Saanich Cottage Garden Societies

Increased Production and Firmer Community Friendship

Alice Mary and Ellen Elizabeth Girling in flower garden in front of family home at Swan Lake, photograph by Annie Girling. Caption reads “You can just see the Dorothy Perkins [rose] on the house and L & M have been picking your Shasta daisies”. Credit: Saanich Archives

The second annual exhibition of the Cottage Gardener’s Society of Ward Seven was held yesterday at the Tillicum School. Mr. F.A. Pauline, M.P.P. opened the exhibition with a short address, in which he emphasized the value of increased production and the desirability of promoting firmer community friendship.

The Daily Colonist, September 7 1919

In the 1910s, the Municipality of Saanich’s population boomed as housing developments were built just north of the City of Victoria. People were moved out of the city to places with large lots and room for gardens. At the same time, the Great War started. By 1917, the War had been dragging on for three years and there was an impending food shortage for the people of Europe, and crucially, the Allied troops. The Government of Canada was promoting “Greater / Increased Production” campaigns so that people should only be eating food that they grew. All food of farmers would be exported overseas. Thus Saanich began to support cottage gardeners.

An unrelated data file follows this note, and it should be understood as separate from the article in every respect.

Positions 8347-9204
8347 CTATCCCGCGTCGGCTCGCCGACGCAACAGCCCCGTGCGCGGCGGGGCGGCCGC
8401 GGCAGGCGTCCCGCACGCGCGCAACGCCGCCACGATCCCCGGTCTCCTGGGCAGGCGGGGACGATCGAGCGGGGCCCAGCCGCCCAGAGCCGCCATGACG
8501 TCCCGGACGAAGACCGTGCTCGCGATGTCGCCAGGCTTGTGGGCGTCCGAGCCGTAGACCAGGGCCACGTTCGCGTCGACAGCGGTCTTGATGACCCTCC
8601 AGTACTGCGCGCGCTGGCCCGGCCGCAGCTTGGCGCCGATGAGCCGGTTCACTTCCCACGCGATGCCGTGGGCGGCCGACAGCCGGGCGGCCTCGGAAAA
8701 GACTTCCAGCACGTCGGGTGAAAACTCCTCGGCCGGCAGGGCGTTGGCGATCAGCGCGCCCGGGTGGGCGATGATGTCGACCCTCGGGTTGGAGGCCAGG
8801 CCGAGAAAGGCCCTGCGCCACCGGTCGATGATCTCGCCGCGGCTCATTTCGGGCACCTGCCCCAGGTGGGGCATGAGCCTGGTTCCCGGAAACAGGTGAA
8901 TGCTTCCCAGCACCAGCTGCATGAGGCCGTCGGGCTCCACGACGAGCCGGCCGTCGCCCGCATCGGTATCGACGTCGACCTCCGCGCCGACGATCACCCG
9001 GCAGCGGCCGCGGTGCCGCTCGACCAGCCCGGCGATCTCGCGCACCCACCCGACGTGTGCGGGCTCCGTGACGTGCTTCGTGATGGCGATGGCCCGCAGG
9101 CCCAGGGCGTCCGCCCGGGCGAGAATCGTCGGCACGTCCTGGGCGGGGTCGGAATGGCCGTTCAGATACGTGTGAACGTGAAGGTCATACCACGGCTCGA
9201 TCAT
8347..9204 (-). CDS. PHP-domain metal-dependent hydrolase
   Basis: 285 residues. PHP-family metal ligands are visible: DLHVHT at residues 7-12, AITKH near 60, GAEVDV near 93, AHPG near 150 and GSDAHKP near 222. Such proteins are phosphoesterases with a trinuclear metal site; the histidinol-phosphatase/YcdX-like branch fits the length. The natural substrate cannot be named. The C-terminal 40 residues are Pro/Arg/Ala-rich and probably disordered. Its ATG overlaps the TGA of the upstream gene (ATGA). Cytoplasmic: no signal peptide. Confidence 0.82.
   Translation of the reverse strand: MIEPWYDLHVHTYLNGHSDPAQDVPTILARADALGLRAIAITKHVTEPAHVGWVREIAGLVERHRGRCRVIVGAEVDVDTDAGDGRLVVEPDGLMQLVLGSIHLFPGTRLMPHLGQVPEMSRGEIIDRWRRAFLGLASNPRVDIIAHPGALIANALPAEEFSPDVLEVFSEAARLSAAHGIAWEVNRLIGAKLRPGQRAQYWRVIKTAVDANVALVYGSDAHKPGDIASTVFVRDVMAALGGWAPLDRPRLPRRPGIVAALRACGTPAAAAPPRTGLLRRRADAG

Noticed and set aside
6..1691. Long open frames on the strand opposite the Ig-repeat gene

This project is an overview of Saanich Cottage Garden Societies 1917-1920 and relies on contemporary accounts in local newspapers and records of local Saanich Council meetings.

What is a Cottage Garden? Originally, the purpose of the cottage garden was to provide food. It contained livestock, herbs, fruits and vegetables. Flowers were an optional extra and tended to be ones that had some practical value, such as seasoning food or repelling bugs. The cottager’s small plot did not allow for any wasted space, so the garden was abundantly packed, but well tended. Source: http://thecottagegardensociety.org.uk/homepage (accessed June 7 2021)

What was the purpose of Cottage Garden Societies?

  • For community members to learn about food growing and to compete for prizes.
  • An underlying purpose was community building, working together for common good.

This project is illustrated with photos by Annie Girling, whose family gardened at Swan Lake. Annie Girling’s over 900 photographs have been digitized by the Saanich Archives and provide a valuable snapshot into what people were raising in their home gardens in the WWI period. Here is a link to an online exhibit of Annie Girling’s photos.

Next – Part One – Meet the gardeners